Space Jam 2. HBO Show. Pizza shop. School for the underprivileged. English Premiere League partial team owner. Basketball legend. What doesn’t LeBron do?
Investing mogul, Warren Buffett, has even been quoted praising LeBron for his financial maturity in saying “…in addition to a lot of other talents, he has a money mind. And he gets stuff.”
LeBron’s move to the Lakers has undoubtedly benefited his business aspirations outside of basketball, but what has been the impact on the court? The Lakers currently sit in 10th place in the Western Conference; out of range to make it to the playoffs. The Laker’s young roster is not secret to anyone who tunes into the NBA; and was known to LeBron when he made the decision to sign with the Lakers.
The Laker’s Saturday loss to New Orleans and Monday’s loss to the Memphis Grizzlies sparked some controversy in the sports world as LeBron questioned his teammates’ focus and sense of urgency at this point in the season along with the need for greater consistency. Anyone who watched the games could ask him the same question as he demonstrated clear frustration and poor body language and failed to get back and play much defense. Mind you, in the very same games youngsters Brandon Ingram and Kyle Kuzma put up strong numbers across the board, accounting for 54 of the 105 points in Monday’s loss to Grizzlies and 45 of 115 points in Saturday’s loss to the Pelicans. In addition to the team’s mediocre record, increased trade rumors, particularly around the free agency status of star-forward Anthony Davis, has increased tension in the Staples Center. Last night’s rebound win over the Pelicans may have boosted team spirits, but the Laker’s record still sits below .500 at 30-31.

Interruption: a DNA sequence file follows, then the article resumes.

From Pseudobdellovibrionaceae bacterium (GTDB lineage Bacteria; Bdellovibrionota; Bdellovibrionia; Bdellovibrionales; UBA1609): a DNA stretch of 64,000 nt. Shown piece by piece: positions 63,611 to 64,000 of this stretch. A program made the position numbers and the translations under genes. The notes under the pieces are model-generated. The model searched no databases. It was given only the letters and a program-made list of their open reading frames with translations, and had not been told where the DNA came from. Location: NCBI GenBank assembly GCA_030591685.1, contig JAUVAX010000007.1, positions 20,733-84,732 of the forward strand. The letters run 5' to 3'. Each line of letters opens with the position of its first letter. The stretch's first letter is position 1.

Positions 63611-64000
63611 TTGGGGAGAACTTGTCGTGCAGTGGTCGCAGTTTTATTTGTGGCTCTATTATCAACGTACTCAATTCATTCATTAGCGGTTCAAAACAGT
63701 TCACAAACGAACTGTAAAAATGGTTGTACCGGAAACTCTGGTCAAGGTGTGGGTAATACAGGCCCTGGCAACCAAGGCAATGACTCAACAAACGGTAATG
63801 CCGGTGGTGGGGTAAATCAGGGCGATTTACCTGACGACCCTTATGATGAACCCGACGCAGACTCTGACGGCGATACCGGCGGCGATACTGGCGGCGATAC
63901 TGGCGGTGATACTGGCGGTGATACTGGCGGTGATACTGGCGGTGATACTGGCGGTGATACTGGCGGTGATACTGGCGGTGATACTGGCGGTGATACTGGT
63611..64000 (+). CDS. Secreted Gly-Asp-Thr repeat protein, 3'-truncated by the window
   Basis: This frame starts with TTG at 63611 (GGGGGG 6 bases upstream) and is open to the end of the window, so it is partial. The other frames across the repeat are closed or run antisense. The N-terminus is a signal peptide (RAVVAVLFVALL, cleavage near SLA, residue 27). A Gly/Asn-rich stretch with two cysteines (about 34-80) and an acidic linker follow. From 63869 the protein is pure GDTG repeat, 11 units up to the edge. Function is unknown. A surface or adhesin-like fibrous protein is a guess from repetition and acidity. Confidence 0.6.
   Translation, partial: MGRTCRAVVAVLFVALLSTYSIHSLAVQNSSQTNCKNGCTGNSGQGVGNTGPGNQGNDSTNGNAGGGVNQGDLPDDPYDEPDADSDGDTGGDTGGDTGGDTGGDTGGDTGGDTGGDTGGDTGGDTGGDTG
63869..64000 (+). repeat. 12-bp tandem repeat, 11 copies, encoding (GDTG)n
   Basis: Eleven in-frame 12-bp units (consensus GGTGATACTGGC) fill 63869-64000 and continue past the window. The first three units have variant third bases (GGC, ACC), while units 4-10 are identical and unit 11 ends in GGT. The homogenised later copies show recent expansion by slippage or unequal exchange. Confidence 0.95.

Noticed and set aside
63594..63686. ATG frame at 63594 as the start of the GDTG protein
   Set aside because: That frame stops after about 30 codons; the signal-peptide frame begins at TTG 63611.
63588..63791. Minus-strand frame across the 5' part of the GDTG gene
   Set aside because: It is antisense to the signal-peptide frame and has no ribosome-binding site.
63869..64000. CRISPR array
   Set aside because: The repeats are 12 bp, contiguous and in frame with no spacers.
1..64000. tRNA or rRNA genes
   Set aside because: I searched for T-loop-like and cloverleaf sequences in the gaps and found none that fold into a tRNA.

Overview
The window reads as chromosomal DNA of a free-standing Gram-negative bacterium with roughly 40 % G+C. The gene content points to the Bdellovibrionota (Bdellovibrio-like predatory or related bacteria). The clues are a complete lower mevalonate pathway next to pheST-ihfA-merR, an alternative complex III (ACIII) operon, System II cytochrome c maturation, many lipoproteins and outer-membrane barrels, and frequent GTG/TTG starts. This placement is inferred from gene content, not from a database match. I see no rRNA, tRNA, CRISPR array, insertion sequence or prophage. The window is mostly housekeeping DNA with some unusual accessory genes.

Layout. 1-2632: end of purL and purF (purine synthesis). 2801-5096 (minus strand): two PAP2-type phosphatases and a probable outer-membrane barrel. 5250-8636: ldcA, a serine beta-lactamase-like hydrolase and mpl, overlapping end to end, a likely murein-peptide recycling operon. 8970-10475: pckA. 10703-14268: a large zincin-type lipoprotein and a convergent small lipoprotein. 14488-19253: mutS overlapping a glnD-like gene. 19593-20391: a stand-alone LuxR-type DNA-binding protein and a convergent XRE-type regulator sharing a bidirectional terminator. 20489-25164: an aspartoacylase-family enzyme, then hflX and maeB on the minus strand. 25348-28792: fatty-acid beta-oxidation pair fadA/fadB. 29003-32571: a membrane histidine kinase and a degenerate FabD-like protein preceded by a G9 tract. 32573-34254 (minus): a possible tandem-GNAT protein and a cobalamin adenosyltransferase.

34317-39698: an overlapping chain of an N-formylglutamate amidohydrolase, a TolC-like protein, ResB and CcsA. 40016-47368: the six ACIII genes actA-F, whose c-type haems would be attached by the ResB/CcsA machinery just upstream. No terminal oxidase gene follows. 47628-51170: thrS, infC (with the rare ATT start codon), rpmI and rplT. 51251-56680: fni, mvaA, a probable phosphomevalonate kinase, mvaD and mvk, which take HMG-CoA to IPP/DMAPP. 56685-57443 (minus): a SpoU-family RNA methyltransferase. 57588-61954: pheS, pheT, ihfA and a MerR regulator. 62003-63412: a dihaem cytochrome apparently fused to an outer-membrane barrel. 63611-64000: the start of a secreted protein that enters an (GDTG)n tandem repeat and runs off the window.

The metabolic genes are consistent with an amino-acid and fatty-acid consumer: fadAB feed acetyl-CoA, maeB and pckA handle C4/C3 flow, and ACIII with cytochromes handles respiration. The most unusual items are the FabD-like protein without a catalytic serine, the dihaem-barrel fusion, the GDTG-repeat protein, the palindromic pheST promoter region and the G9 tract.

So, my question is, “Where is LeBron’s focus? Is he getting a pass no other player would because he’s LeBron?”
As I think about LeBron and the Lakers, I think about our industry as well. Do certain managers get a pass on current performance because of their brand or past performance? Does a known superstar’s performance, both positive or negative create a bias and thus outshine or delude those up-and-coming? How do you construct a team, or client portfolio, to accomplish long-term goals with the many distractions available in today’s world?
The answer to these questions depends on who’s being asked. However, I believe a common theme may arise: Conviction. There’s no question of Ingram’s conviction as he sits next to Kobe as the youngest Laker with three straight 25-point games. This conviction holds true in fund performance. Managers that have conviction in their process, both on the buy and sell side, or in their quantitative methods, are less likely to be rattled after a bit of lackluster performance. In terms of portfolio construction, given proper due diligence, client education and understanding of how the investment fits into the long-term portfolio goals, there should be no question on if its belonging.
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